Erosion is the removal of the products of weathering from where they were formed (the wearing away of rocks).
Transport is when weathered rock fragments fall away under gravity or are carried away by flowing water. 3
examples of transport agents are: water, wind and glaciers.
At slow speeds particles will fall to the bottom of the stream as sediment (this is deposition).
Largest particles are deposited first and then decrease in size. In this way particles are sorted according to
By studying sediment, scientists can tell a lot about where it came from and how it was carried: 1) Particle
size - If its particles are similar sizes the sediment is well sorted. (Dust carried by wind is well sorted) If
they are different sizes, the sediment is poorly sorted (poorly sorted sediment suggests an initial strong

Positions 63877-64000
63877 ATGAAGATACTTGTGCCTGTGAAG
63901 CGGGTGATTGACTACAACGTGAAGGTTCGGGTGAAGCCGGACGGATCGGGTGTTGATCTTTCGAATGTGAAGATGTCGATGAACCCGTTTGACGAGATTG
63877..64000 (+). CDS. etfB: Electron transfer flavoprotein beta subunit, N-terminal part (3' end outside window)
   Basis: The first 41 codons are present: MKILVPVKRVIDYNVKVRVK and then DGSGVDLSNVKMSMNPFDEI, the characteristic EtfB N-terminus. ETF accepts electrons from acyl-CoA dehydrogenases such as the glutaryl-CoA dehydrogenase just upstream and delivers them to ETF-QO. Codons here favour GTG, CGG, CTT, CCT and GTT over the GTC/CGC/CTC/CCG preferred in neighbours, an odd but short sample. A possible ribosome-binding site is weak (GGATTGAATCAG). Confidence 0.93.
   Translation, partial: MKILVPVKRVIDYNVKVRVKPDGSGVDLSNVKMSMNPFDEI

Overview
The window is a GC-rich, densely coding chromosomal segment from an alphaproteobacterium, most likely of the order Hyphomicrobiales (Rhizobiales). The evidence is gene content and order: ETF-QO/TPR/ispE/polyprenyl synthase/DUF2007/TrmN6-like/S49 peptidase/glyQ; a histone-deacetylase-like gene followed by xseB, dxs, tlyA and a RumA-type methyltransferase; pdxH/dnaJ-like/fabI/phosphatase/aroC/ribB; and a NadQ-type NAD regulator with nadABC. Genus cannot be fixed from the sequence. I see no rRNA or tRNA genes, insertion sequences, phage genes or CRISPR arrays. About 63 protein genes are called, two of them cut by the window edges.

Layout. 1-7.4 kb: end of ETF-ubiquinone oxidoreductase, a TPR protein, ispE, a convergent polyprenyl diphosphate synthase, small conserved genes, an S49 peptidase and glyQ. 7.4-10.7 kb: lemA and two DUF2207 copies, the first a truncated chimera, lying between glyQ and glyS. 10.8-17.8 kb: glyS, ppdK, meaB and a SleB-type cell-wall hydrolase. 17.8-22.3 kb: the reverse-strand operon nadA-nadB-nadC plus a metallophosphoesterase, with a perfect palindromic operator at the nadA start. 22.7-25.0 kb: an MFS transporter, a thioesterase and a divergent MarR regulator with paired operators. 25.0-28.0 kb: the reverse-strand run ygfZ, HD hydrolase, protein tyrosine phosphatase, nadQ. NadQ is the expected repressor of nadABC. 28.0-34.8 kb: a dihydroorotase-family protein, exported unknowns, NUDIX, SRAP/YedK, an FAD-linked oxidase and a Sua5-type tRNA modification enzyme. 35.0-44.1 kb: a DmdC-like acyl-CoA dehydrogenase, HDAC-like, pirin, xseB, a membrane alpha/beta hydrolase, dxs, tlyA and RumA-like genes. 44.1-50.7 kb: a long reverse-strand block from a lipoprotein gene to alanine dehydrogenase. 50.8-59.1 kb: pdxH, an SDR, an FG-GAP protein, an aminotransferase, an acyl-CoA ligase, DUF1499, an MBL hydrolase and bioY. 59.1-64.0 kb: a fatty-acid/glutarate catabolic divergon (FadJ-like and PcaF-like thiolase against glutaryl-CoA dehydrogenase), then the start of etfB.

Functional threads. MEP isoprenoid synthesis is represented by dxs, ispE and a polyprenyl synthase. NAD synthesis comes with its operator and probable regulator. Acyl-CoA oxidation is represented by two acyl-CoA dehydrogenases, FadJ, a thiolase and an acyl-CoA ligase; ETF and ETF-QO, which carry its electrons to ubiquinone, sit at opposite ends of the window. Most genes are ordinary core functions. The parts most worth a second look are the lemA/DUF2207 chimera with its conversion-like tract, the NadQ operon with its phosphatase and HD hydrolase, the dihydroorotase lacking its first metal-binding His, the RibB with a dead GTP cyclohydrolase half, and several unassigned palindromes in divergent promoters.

current which slows down suddenly. 2) Particle shape - A glacier cushions rock fragments and protects them from
collisions so that they stay sharp and jagged. A fast flowing river flings rocks and stones against each other
so they are smooth and rounded. The more vigorous the collision, the smoother the fragment. 3) The structure of
If you threw a shovel full of soil sand and gravel into a very deep glass tank full of water, you would expect
to see a sedimentary structure made up of different layers. The top layer would be the smallest and lightest
particles such as sand and loom (silt). The lowest layers would be the heavier and larger particles such as
pebbles and stones.